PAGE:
featured community spotlights
The Active Living Partnership of greater Stapleton (ALPS) is working to establish the greater Stapleton area as a model community and "learning laboratory" for healthy and active living. Stapleton, the location of a former international airport, is being built from the ground up with routine physical activity in mind. It will provide an exceptional physical environment for active living, and there is much to be done to encourage its residents to be physically active, to make the new facilities accessible to the surrounding neighborhoods, and to institutionalize active living throughout the area.
In order to accomplish these objectives, ALPS has established a broad partnership, including the Center for Human Nutrition and the Department of Family Medicine at the University of Colorado at Denver and Health Sciences Center, neighborhood associations, the Stapleton Foundation, the Stapleton Development Corporation, Forest City, the Stapleton Area Transportation Management Agency (TMA), the Livable Communities Support Center, transportation, health, and planning officials from Denver and the adjoining City of Aurora, and a variety of other community organizations.
Led by the Center for Human Nutrition and the Stapleton Foundation, the partnership has conducted intensive outreach to the surrounding neighborhoods; launched and expanded the Passport to Active Living, a series of physical activities designed to involve residents from all of the area neighborhoods; developed a variety of materials to encourage active transportation; promoted America On the Move, an initiative promoting increased physical activity and decreased intake to prevent weight gain; organized coalitions and advocated for key improvements to area roads and facilities to support walking, bicycling, and park use; and supported ped/bike planning to improve connections within and around Stapleton. finally, they are helping to nurture the planning and development of the Colorado University Centers for Healthy Living at Greater Stapleton, a multifaceted institution dedicated to sustaining the healthy living focus throughout the community, and studying its effects on behavior and health.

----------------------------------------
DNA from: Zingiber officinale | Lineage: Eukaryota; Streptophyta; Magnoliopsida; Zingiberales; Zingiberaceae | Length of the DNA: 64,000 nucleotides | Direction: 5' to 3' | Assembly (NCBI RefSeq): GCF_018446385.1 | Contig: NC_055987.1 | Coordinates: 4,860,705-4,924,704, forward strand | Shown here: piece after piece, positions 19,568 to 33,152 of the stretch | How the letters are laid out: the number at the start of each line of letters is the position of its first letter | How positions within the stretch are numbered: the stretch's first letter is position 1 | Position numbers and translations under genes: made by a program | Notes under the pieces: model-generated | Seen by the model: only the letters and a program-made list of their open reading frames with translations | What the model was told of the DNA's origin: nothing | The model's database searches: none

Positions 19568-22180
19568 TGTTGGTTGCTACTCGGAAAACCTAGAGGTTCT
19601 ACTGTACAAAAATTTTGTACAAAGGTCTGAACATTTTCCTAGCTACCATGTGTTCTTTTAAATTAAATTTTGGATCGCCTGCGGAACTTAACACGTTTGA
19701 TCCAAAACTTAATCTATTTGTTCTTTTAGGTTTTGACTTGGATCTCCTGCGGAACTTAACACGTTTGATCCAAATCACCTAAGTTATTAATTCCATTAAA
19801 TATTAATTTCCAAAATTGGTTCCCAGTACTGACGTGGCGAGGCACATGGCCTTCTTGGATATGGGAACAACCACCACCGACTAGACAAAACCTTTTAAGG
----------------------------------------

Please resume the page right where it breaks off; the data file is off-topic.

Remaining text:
It is a sunny day in Denver, and many seniors are enjoying their daily walk at the Hiawatha Davis Recreation Center. Lilly Fuller is among them. According to Lilly, "My daily walks keep me going. I really enjoy the company and getting my exercise. I feel better and move better when I get out." Each year an event sponsored by the Active Living Partnership of greater Stapleton is held at the recreation center to help seniors keep their momentum going. The Northeast Park Hill Neighborhood Association, in collaboration with the other neighborhood associations, has become more aware of active living and the community infrastructure as a means for remaining active. These organizations have become involved in talks to make changes to a major road that is not currently bicycle or pedestrian friendly.
The greater Stapleton area is undergoing rapid change. The 4,700-acre site of the former Stapleton airport is being transformed into a new urbanist community where 30,000 people will live and another 30,000 will work. While the demographic profiles of the lowerincome, communities of color surrounding the airport site have not significantly changed, they now have new shopping, employment, and other amenities nearby. Although the new Stapleton development includes a mix of housing types, new residents tend to be more affluent and less ethnically diverse than the surrounding population.
Stapleton has walkable and bikeable streets, the roads that surround and provide access to the site are the wide, high-speed, high-traffic roads that used to serve the airport, and the surrounding neighborhoods still generally lack safe, attractive facilities and other supports for physical activity. The Stapleton site also is bisected by I-70, making ped/bike connections to destinations in the northern portion of the community difficult. Despite coordination with the neighboring city of Aurora on the east end of Stapleton and a strong draft ped/bike plan that would link Stapleton and a variety of other nearby destinations, there remain many interdepartmental and leadership barriers within the government to finalizing and executing the plan.
Some major opportunities for the Active Living Project at Stapleton include the implementation of the Thriving Communities healthy eating and active living initiative in the Greater Park Hill neighborhood, the development of two large new urban projects nearby at the former fitzsimons and Lowry military facilities, the progress of the Colorado University Centers for Healthy Living, the upcoming development of a YMCA, and the availability of 60,000 square feet for a recreational facility at Stapleton.
In addition to these opportunities, ALPS is working to retain and renovate a bridge for potential ped/bike use across I-70 that would integrate the northern and southern parts of the community and to expand the Passport to Active Living program to include America On the Move to increase overall reach, connect with Latino families, and better target students.